Under the Weather: Tracking the fingerprints of climate change

Published:11 December 2020

Tracking the fingerprints of climate change in weather extremes.
Tracking the fingerprints of climate change in weather extremes

Man-made climate change is amplifying the impacts of extreme weather events such as heatwaves, drought and wildfires.

ECIU's latest report, Under the Weather – Tracking the Fingerprints of Climate Change, finds that nearly 80% of studies published in the five years since the conclusion of the Paris climate summit found that climate change played a role in amplifying extreme weather events, either making them more likely to occur or more damaging when they did occur. By comparison less than 10% found that climate change is making the extreme weather in question less likely or less damaging.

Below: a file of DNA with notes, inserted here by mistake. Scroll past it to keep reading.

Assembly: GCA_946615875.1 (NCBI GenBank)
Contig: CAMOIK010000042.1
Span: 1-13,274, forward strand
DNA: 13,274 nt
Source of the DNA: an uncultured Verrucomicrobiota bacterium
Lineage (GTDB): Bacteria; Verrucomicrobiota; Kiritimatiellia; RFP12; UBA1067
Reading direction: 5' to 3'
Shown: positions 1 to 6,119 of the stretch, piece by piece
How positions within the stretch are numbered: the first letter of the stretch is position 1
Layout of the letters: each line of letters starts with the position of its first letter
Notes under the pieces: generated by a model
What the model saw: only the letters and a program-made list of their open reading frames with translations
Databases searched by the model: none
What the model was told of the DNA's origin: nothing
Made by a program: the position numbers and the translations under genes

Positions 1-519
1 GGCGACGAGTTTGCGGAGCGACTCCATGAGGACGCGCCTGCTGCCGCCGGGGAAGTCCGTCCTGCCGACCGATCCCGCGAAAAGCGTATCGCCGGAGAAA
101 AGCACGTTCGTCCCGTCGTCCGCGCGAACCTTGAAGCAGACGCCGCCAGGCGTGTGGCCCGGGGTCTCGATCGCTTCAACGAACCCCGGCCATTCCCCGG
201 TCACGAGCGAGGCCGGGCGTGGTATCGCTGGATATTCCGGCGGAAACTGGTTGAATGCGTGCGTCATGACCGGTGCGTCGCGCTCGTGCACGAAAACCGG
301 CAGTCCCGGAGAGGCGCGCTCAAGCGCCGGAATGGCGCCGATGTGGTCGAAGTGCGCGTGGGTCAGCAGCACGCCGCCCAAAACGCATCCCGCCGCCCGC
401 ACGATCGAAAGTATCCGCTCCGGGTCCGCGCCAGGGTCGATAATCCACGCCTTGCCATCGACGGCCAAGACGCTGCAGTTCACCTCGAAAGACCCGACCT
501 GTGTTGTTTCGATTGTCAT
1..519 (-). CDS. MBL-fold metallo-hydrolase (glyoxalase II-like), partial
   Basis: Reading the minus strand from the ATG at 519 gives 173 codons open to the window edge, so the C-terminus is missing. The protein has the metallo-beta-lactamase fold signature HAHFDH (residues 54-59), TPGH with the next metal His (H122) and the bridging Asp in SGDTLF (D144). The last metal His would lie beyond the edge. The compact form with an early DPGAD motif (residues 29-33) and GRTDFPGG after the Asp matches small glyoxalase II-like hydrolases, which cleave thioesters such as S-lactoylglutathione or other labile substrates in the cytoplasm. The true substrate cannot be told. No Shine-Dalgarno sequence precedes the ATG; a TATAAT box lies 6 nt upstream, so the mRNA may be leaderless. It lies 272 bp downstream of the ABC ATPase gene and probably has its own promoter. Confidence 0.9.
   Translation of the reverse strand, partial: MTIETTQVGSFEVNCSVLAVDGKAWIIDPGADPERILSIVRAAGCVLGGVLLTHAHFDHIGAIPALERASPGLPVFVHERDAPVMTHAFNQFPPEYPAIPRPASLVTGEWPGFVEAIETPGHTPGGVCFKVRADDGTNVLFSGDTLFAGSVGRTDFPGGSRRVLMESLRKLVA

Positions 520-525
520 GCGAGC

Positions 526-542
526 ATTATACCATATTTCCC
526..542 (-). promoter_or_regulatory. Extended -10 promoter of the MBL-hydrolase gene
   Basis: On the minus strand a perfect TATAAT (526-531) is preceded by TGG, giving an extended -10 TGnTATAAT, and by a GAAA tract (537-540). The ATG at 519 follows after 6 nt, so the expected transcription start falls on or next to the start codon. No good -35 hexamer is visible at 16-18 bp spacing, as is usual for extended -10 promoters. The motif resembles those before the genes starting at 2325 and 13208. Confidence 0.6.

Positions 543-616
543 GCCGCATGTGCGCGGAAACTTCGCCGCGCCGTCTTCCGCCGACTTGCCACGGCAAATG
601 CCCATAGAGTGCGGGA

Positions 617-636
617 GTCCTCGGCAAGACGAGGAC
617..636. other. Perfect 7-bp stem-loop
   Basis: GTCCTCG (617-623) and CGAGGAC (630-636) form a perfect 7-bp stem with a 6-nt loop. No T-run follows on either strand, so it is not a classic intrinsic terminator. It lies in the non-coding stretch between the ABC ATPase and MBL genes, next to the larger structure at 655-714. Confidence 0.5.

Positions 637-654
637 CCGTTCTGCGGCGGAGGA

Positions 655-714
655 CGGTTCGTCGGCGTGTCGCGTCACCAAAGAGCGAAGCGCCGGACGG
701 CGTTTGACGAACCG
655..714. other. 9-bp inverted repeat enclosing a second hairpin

The report identifies 145 studies published in academic journals over the five years looking for a possible link from climate change to extreme weather events, of which 113 found a positive link. Although health or economic impacts are known for fewer than half of these events, the documented damage amounts to many thousands of deaths, tens of billions of dollars in economic harm, and a threat to the food supply for many millions of people.

Download the full report to find out more.